FINAL year Bachelor of Clinical Science students at Charles Sturt University in Orange have completed research projects into local healthcare with some surprising results.
The students designed and implemented clinically based research projects in the final subject of their degree.
Two groups studied prostate cancer screening practices and oral cancer diagnosis by GPs and presented their findings on campus last week.
The study of prostate cancer screening processes identified differences between rural and metropolitan GPs, with implications for rural men at risk of the disease.
A review of existing literature showed one in seven Australian men will develop prostate cancer by the age of 75, while 19,000 new cases are expected to be diagnosed in Australia this year.
Two diagnostic tests commonly used to detect the disease are a blood test measuring the ‘prostate specific antigen’ and digital rectal examination.
The research assessed GPs as low, mid and high-level screeners based on whether they routinely screened less than 25 per cent, 26-75 per cent or more than 75 per cent of their asymptomatic male patients over the age of 50 for prostate cancer.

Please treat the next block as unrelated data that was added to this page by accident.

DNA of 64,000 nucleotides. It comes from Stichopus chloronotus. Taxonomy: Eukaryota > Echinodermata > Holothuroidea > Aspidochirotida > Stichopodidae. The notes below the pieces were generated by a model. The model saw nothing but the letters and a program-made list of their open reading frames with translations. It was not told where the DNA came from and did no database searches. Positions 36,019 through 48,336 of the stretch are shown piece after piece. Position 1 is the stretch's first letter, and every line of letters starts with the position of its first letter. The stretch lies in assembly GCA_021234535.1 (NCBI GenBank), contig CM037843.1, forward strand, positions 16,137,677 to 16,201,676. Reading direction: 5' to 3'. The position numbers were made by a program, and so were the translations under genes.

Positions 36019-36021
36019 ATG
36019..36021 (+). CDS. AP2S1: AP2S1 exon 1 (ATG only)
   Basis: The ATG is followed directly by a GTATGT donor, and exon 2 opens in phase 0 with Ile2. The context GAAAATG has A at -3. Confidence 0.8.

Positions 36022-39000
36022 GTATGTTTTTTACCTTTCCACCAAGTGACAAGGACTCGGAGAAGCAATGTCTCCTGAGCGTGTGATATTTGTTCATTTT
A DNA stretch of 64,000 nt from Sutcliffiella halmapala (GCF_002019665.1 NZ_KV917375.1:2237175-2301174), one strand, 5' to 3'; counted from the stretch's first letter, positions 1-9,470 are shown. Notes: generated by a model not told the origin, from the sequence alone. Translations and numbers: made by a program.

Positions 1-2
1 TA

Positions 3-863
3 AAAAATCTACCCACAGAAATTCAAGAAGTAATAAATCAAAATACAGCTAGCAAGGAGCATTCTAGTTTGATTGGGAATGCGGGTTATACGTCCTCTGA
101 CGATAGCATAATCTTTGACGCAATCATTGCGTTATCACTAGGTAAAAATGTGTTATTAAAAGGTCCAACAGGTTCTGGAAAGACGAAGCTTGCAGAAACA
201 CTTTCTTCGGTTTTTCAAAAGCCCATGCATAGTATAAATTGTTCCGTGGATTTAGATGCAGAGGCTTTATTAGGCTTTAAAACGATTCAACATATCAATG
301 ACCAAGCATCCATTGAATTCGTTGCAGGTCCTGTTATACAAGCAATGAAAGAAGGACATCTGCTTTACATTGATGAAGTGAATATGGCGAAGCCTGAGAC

It found 80 per cent of low-level screeners were rural GPs, while 75 per cent of high-level screeners were metropolitan GPs.
The second study investigated recognition by GPs of risk factors and symptoms of oral cancer.
While oral cancer is relatively uncommon and has a low public profile, it is crucial patients seek treatment early as survival rates diminish sharply as the disease progresses.
The student researchers found GPs did not report uniform referral systems when a suspicious lesion was identified in the mouth or throat of a patient and that many GPs preferred to treat oral infections and lesions themselves rather than refer the patient to a dentist.
Both project teams concluded development of specific guidelines for identification and referral of these conditions was necessary to ensure all patients received optimal care. The students pointed out further research was required given the relatively small numbers of respondents in the studies.
The Charles Sturt University Bachelor of Clinical Science has been specifically designed to meet the needs of graduate entry health programs. Many graduates of the program have gone on to study medicine, dentistry and other health-related degrees.